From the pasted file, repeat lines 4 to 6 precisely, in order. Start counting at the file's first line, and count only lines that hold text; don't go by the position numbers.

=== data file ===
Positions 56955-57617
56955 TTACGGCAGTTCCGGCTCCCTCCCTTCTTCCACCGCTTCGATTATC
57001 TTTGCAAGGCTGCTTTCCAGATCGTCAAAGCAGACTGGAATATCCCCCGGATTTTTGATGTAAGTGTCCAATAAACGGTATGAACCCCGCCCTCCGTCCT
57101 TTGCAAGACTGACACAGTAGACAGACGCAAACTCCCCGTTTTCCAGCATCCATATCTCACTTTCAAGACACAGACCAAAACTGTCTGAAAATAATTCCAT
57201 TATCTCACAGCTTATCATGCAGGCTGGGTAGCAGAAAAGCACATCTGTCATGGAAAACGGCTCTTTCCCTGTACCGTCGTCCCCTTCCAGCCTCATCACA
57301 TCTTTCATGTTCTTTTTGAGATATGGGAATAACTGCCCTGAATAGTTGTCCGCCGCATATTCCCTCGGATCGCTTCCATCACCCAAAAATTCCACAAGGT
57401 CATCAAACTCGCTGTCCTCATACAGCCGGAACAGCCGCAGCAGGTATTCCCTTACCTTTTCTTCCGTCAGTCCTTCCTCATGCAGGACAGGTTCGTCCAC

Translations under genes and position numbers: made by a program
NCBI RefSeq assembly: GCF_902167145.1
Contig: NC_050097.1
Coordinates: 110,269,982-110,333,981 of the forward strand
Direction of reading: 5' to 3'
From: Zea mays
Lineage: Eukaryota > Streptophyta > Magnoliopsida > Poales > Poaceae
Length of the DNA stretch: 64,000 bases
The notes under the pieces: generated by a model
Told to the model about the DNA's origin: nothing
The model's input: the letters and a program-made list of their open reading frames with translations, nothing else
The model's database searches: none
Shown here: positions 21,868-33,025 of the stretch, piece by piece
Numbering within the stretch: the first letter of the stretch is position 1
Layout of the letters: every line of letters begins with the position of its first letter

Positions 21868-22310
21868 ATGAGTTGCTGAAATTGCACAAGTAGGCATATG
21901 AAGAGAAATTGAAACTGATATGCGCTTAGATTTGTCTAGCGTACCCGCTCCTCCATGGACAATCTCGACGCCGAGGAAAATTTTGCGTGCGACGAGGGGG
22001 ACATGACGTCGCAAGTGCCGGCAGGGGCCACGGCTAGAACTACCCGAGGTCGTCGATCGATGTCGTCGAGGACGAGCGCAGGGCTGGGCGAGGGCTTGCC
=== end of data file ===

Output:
57101 TTGCAAGACTGACACAGTAGACAGACGCAAACTCCCCGTTTTCCAGCATCCATATCTCACTTTCAAGACACAGACCAAAACTGTCTGAAAATAATTCCAT
57201 TATCTCACAGCTTATCATGCAGGCTGGGTAGCAGAAAAGCACATCTGTCATGGAAAACGGCTCTTTCCCTGTACCGTCGTCCCCTTCCAGCCTCATCACA
57301 TCTTTCATGTTCTTTTTGAGATATGGGAATAACTGCCCTGAATAGTTGTCCGCCGCATATTCCCTCGGATCGCTTCCATCACCCAAAAATTCCACAAGGT